The graphics of the game are cute, the same style that has been used for previous Professor Layton games to keep them connected. While some of the more exaggerated designs for characters I could do without, the art style is engaging and keeps me interested in continuing the story.
I enjoy the art style. I think it’s charming overall. There are certainly some interesting looking people but it’s fun nonetheless.
The music for this game is cozy. Relaxing and soft, the tunes do well being paired with the characters — the main cast being comprised of a gentlewoman and her eager, polite assistant — and the locations of the game. I enjoyed the music, but it was low-key for a game about solving crimes.
I agree that it was low-key for a crime-solving game. Then again, none of the “crimes” were dire so it seemed as though the music fit. Lady Layton is a fairly light-hearted game. The music was catchy regardless though.
The title of this game is Katrielle and The Millionaires’ Conspiracy, which gives one the impression that there is a larger, overarching story amid the multiple cases that this game provides. Within the dozen cases that the game provides, the “millionaires” are introduced but there is no larger case that you are always trying to discover. Each case is individual before it brings all the characters together during the last case of the game.
I don’t mind having multiple cases throughout the game. Having 12 cases to solve seems fun. However, other than the characters, none of the cases had anything to do with… anything, really. The cases introduced the characters but never hinted at a bigger conspiracy until the final case. Even then, the solution seemed out of the blue.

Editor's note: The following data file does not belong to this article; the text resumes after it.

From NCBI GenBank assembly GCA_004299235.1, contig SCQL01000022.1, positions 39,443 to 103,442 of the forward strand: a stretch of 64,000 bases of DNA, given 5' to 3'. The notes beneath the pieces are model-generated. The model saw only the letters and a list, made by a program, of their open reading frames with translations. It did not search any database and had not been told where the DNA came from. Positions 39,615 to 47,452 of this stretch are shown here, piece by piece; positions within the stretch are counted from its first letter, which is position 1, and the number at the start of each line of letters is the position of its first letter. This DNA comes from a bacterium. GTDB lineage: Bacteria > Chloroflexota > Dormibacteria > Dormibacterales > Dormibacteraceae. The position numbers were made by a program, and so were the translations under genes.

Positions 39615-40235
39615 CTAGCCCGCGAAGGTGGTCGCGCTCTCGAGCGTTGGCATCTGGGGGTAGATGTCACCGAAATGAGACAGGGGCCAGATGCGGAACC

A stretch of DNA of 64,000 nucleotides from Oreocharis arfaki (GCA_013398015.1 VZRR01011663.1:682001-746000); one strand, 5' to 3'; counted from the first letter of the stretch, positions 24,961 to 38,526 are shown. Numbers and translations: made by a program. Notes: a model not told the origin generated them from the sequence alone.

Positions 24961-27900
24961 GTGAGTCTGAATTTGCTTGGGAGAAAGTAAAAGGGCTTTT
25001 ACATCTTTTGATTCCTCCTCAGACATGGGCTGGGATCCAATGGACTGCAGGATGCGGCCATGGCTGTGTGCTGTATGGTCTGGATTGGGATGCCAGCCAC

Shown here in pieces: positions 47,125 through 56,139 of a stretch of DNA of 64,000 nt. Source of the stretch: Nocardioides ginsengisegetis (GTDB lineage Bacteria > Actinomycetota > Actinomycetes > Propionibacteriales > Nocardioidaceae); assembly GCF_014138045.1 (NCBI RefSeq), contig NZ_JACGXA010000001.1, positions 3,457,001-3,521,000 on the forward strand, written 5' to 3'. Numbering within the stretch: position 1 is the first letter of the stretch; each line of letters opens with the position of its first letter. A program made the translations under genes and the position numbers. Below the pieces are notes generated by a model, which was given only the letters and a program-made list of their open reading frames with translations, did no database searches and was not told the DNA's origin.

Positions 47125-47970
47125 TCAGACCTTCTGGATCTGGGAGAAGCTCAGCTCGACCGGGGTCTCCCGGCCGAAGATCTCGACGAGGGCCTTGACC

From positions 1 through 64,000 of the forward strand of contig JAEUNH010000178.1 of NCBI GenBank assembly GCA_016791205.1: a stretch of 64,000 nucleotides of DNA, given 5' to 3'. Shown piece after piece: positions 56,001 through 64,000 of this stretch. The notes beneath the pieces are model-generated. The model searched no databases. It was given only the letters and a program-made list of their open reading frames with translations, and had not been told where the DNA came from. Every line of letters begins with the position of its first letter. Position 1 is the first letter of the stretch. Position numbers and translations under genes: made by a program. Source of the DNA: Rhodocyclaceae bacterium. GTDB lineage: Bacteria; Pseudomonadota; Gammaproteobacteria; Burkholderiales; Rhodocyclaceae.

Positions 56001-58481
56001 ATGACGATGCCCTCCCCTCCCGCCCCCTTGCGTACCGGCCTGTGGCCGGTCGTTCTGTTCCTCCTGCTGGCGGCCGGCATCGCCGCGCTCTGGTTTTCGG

The solution both seemed like it came out of the blue, but it wasn’t particularly surprising either. We had guessed who the true culprit was before the answer came about and, even now, there are parts of the last case that don’t make sense to me for the culprit to be who they were. The story could have been a lot stronger when it came to the characters. The characters themselves were interesting enough, but there wasn’t enough of a plot to really show their strengths.
Not to mention that Sherl, a talking dog, approached Kat the beginning of the game wondering who he was and how he got turned into a dog. Supposedly, he was human at one time and has no memory. That mystery was never answered. After the credits, it hinted at a sequel, but I would have liked more mention of that. Once he initially asked for her help figuring out who he is, his “case” was never mentioned again throughout the entire game.
The cases themselves are fairly linear, with the one outcome each. Likewise, the puzzles usually only have a couple of ways to reach the answers as well, if they have more than one way to the outcome in the first place. The only replayability this game may have is if the player missed some puzzles and wanted to go and find them again. There are some minigames to play as well but nothing that we found particularly striking.
I’m not sure if this is a game I’d pick up again. The puzzles were fun but pretty easy compared to the Professor Layton games. The mini-games weren’t great and overall, each case didn’t allow you to solve it alongside Kat. It made some parts boring. The game was okay overall and the characters were certainly enjoyable.
Layton’s Mystery Journey: Katrielle and the Millionaires’ Conspiracy gets…
3 out of 5 lives.
Have you played this game? What did you think? Let us know in the comments!
Title: Kind Words Developer: Popcannibal Publisher: Popcannibal
Category: Indie, chill word game
Release Date: September 13, 2019
How we got the game: Bought and downloaded it on Steam
Pssst…. There may be story or gameplay spoilers in this review! You’ve been warned!
Kind Words has been on my radar since I heard about it a few months ago, and it came right back up to the front of my to-play list thanks to the Game Awards having it as a nominee for the Games for Impact award. I was finally able to download it, and I am not disappointed in it.